Fiction Friday: The Cainite Conspiracies
This week we look at Acts of Cruelty by Justin Achilli, a piece from the V20 Dark Ages anthology The Cainite Conspiracies.
Nojus petitioned the eldest Cainite in the domain of nearby Voruta, troubled at the foulness of the acts that had the mortals of the city reaching for their brands. His brood had nominated him for his wisdom and esteem to make the trip to Voruta, distant from their own domain, but along the well-traveled paths worn first by mortal feet then by the undead in their wake. Voruta, where the king-to-be Mindaugas would shield himself within stony walls from the ill-tempered Duke Vykintas, but where now ruled Eglė, the widowed bride of a dead lord who once
dwelt beneath the sea that foamed blood at his passing .
“The monster Gabija has broken none of our ways,” Eglė rebuked. “Evil as the acts may be, they are no crime.” She offered a cup of cold blood, decanted from a beaten-silver carafe. It was how she preferred it, absent the passions of a living vessel, with the humours found in fresh blood separated by the pouring. Nojus found it revolting. He declined.
A ghoul in thrall to one of Nojus’ brood had witnessed the monster take the remains of the murdered priest, having been one of the crowd standing in a rude half-circle at the edge of the village when the killing had happened. When word of the monster’s presence had made it back to the brood, Nojus hired other spies and had them follow Gabija. Even the Nosferatu loathed the monster, and spied on it for lesser boons than they would normally have exacted. Three of them had secreted themselves in the vicinity of the monster’s lair.
The shadow of Voruta’s walls and the smoke from fatty candles hid the dark look on Nojus’ face. “The monster grows bold. It rouses the living to action against us.” Nojus had partaken of the blood of Eglė’s lord husband and would not act against her. Gabija enjoyed no such reverence, however. “This story has played out again and again, from the Neris to the broad Baltic. When one of our kind grows overly bold and incites the living to challenge it, we all suffer.”
“Your lament is as old as the First City,” said Eglė.
Nojus knew this, of course. Esteemed by his brood as preeminent in the histories of the Damned. “And look what it brought them,” he replied through clenched teeth. He had always been quick to anger, despite his bookish calling.
“What would you have me do?” Eglė asked. “Pronounce Gabija’s death? Speak the lex talionis like a tyrant?”
Nojus bowed his head. “Žilvinas would have sacrificed one monster for the protection of the Blood.” His marble cheeks burned with shame, the remembrance of a mortal emotion.
“My husband Žilvinas is ash on the wind. And perhaps you forget, Gabija is elder even than he.”
Nojus shook his head and considered his words. These Serpents had their own strange ways, stranger even than the Fiends who tore the flesh from dead men and capered in their tattered skins or crafted ikons from their victims. This would end in dolor, surely.
From the depths of a dusty memory, Nojus recalled Žilvinas. Their relationship was less contentious than the one that existed between he and the widow. Žilvinas had granted him more leeway, had allowed himself to be… advised. Eglė was perhaps more just, but it bordered on righteousness. Then again, he owed her less than he had owed Žilvinas… these damned Serpents knew how to use a Cainite’s hypocrisies against him.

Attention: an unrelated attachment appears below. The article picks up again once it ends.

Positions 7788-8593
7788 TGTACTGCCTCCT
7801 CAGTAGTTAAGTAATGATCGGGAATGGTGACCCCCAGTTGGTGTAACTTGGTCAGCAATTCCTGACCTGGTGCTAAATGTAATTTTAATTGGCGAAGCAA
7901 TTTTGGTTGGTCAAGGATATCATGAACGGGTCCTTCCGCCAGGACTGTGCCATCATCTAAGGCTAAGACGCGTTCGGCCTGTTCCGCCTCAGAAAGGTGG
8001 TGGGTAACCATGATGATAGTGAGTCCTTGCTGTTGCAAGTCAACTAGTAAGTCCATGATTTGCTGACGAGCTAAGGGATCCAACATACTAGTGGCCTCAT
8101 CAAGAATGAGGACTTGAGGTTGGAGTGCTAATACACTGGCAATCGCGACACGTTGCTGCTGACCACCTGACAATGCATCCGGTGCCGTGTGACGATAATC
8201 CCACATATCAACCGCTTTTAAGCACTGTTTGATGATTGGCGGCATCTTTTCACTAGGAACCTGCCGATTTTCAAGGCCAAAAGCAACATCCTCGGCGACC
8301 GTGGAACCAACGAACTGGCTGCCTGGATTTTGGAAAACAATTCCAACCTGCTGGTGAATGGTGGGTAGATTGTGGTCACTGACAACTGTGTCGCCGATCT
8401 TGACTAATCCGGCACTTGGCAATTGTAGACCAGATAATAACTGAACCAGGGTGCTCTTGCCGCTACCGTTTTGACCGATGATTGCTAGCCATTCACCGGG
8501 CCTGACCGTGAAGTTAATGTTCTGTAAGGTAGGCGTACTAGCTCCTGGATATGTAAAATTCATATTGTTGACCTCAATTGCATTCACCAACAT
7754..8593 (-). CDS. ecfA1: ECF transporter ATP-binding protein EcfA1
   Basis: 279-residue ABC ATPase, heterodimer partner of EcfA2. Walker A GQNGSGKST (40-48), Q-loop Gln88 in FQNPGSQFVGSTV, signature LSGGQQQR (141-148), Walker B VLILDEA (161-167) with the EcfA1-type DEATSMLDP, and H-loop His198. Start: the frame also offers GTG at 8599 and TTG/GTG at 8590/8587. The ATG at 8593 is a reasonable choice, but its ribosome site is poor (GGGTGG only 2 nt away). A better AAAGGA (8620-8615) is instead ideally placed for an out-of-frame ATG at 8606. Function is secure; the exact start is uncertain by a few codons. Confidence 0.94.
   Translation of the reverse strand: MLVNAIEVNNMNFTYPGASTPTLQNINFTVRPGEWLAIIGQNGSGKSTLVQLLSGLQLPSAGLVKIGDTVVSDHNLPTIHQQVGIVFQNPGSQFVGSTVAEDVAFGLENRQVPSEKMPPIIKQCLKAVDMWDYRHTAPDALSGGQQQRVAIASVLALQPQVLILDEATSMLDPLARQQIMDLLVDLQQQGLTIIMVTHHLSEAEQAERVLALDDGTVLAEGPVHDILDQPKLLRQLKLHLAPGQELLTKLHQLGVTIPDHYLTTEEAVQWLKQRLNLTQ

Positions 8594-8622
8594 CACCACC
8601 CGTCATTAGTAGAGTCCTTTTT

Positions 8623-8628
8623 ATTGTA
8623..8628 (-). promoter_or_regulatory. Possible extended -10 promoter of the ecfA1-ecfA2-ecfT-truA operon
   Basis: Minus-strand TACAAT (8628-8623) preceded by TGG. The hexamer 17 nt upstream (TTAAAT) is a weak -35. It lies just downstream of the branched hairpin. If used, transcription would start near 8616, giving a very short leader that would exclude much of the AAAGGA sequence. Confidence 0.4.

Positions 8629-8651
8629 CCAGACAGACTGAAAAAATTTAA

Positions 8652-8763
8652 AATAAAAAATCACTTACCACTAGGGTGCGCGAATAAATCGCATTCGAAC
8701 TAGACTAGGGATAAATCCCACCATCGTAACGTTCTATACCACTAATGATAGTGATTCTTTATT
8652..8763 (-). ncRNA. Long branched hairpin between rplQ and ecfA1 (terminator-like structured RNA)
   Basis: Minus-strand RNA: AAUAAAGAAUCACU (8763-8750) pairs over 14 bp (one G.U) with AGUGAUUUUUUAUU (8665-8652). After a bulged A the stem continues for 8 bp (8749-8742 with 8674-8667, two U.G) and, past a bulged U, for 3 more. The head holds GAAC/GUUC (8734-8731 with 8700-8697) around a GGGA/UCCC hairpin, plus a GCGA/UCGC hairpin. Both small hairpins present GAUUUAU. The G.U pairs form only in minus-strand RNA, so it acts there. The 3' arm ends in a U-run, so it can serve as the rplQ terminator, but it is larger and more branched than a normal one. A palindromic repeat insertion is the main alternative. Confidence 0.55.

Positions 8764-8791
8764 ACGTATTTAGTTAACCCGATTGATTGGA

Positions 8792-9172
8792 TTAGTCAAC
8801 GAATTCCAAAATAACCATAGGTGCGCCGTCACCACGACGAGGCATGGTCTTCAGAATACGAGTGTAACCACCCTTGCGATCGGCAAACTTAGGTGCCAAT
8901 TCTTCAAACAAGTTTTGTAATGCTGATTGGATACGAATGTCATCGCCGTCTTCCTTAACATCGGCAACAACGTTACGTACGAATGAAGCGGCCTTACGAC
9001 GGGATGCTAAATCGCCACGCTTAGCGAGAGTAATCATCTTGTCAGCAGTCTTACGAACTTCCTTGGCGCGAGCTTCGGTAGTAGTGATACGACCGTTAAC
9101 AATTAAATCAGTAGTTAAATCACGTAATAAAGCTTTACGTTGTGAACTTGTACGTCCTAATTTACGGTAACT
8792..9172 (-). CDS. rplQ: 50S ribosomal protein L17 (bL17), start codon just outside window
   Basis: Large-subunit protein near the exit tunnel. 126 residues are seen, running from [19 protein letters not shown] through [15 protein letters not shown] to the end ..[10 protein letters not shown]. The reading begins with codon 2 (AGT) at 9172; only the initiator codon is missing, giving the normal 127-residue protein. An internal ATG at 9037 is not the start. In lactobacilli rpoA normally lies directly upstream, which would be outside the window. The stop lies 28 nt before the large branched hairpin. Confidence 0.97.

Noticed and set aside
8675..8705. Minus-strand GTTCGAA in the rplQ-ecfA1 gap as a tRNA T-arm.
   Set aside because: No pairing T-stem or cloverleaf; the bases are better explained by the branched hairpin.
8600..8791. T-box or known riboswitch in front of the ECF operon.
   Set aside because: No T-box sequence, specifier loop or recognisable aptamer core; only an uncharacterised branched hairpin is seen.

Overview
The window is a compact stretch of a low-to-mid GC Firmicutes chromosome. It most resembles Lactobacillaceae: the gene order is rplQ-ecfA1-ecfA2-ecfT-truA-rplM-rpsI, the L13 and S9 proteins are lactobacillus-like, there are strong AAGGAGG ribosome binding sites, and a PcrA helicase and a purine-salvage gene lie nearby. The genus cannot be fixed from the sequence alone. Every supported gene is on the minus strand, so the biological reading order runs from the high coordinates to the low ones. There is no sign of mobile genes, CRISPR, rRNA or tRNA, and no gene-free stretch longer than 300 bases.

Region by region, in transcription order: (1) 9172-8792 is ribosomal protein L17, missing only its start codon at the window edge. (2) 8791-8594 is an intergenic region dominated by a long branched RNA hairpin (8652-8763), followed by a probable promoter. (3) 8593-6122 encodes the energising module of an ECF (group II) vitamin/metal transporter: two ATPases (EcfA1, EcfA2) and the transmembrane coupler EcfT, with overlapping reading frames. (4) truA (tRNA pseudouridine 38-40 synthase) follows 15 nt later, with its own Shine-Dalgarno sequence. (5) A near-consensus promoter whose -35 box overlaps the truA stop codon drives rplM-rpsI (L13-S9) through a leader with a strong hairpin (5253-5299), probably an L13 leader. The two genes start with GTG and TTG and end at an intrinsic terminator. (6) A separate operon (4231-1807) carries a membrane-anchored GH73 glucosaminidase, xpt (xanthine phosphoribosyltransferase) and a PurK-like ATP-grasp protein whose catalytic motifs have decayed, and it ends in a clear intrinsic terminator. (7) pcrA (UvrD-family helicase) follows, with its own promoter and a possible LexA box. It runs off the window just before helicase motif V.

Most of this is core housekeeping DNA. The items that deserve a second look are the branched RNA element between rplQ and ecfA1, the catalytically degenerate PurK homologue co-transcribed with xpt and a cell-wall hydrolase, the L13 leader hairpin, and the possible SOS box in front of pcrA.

“You are a scholar, but here I am first among elders, even if time distinguishes others before me,” Eglė said. Nojus’ shame continued, as Eglė’s pronouncement acknowledged both Gabija and Nojus as having more years under the night, but that her own status exceeded theirs. In the west, those of the blood used the honorific of Prince, but the ironies of those decadent courts had few adherents here in the cold north, where the sun had fleeting dominion. Gabija obviously had no regard for even these minimal courtesies that more sophisticated Cainites observed. Eglė shamed Nojus by suggesting that he could similarly ignore the social contract of the vikolakis.
Shame came with a cost. Nojus’ Beast, unwilling to be coddled, roared inside him, bringing a flush of mortal life to him. Only by effort of will did he bring the Beast to heel. And he made sure Eglė saw this triumph as such. Widow of the former lord or otherwise, her position wasn’t unassailable. As she would know if her entreaties to the First City were more than mere blandishment.
Outside, a gale howled, and the too-common tik tik tik of freezing rain against walls of stone spoke to the harshness of the Baltic winter clime. Although Nojus had fewer fears than the mortals for what forces acted at night, even he had to admit that evils greater than himself, whether they be forces of nature or the weight of tradition among the Damned, held sway where individual intentions differed. This same regard for tradition meant that Eglė had granted him audience, and was responsible for his protection while visiting her domain.
Still, bitter comfort. His brood would howl for Gabija’s heart from beneath the frozen earth where they hid from the fleeting sun.
You can find out what the monster Gabija is going to do next, and what Nojus and his brood will do about it, in The Cainite Conspiracies for Vampire Twentieth Anniversary: The Dark Ages, available now from DriveThruFiction in ebook and print.